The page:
Chissano had been seen as a frontrunner to the $5 million prize paid out over 10 years and $200,000 per year for the remainder of his life.
Koffi Annan said the Mr. Chissano made an outstanding contribution for peace and democracy. “This remarkable reconciliation between opponents provides a shining example to the rest of the world and is testament to both his strength of character and his leadership," he told the BBC.
Mozambique suffered through a civil war from 1975 – when it gained independence from Portugal – to 1992. Mr. Chissano was president from 1986 to 2005. He decided against seeking a third term in 2004 against the wishes of his party.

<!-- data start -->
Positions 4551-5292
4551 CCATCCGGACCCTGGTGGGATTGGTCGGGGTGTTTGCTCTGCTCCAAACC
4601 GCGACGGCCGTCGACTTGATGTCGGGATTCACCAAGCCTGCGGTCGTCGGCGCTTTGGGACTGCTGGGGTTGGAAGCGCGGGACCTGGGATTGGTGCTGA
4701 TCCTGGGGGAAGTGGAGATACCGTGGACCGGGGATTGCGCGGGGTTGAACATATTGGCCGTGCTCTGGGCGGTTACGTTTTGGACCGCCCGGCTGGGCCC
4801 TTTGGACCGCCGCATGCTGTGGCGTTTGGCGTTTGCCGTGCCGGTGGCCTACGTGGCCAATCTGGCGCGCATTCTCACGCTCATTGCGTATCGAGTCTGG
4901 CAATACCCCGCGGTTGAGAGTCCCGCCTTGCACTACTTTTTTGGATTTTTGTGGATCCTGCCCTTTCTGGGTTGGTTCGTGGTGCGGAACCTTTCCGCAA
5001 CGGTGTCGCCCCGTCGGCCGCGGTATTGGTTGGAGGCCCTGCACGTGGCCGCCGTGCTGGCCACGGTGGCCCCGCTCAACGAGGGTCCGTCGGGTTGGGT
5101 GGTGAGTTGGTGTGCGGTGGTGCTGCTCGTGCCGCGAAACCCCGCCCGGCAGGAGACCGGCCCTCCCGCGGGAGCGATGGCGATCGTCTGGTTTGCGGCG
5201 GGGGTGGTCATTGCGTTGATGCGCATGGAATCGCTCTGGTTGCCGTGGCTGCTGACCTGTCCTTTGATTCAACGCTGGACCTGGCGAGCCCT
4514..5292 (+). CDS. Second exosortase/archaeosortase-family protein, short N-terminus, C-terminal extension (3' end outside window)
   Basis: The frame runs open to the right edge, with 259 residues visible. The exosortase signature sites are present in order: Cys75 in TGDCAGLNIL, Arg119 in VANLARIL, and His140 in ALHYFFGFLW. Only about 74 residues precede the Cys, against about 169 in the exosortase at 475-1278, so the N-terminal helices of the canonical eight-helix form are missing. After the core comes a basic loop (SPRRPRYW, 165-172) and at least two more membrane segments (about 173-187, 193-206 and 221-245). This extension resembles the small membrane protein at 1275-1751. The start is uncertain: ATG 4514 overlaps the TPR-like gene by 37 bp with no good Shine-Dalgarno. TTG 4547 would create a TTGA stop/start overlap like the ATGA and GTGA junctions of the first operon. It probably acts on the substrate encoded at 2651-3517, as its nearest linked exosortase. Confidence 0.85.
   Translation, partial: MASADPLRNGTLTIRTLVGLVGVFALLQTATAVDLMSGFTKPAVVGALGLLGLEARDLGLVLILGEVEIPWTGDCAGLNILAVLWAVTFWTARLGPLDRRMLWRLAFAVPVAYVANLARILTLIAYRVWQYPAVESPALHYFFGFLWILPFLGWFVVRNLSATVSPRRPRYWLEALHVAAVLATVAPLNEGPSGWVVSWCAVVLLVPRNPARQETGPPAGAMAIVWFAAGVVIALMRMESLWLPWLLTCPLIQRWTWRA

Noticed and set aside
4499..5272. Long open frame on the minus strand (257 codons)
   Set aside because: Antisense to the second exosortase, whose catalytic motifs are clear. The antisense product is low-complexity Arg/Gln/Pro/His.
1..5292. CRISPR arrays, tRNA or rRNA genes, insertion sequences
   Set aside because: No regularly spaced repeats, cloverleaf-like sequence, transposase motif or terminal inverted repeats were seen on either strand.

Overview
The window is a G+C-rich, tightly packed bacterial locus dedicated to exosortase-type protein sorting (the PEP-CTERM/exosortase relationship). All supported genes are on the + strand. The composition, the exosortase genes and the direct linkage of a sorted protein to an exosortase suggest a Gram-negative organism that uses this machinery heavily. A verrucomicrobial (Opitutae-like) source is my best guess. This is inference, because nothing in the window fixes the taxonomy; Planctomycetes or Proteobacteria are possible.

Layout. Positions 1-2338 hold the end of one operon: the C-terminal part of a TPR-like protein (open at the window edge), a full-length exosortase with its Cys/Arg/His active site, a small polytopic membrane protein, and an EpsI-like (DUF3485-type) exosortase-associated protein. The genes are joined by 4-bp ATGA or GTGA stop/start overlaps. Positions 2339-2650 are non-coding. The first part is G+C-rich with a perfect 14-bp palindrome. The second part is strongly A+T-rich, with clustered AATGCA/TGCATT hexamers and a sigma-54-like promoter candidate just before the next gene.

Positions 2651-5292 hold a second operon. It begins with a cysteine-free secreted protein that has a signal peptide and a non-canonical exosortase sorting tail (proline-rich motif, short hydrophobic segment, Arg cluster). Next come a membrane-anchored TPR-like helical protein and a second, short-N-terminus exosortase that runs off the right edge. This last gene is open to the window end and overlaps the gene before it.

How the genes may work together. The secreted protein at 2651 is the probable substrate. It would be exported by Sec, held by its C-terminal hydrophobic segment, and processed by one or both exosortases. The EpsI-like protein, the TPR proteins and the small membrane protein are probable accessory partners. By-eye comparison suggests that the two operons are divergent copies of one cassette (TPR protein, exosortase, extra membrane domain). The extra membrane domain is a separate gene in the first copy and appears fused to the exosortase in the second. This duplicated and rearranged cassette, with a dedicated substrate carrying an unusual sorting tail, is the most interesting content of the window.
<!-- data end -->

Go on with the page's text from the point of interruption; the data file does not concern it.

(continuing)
Mr. Ibrahim, a Sudanese-born businessman who became a millionaire in the telecom industry, created the prize as an incentive for African leaders to provide security, health, education and economic development to their people.
The main incentive of the award is to encourage long-serving leaders to step down. Oftentimes, Mr. Ibrahim says, leaders know they’ll miss the good life so they decide to cling to power. Thus, only leaders who democratically transfer power can win the large sum.
There is a great discussion regarding the merits (and not) of the award here.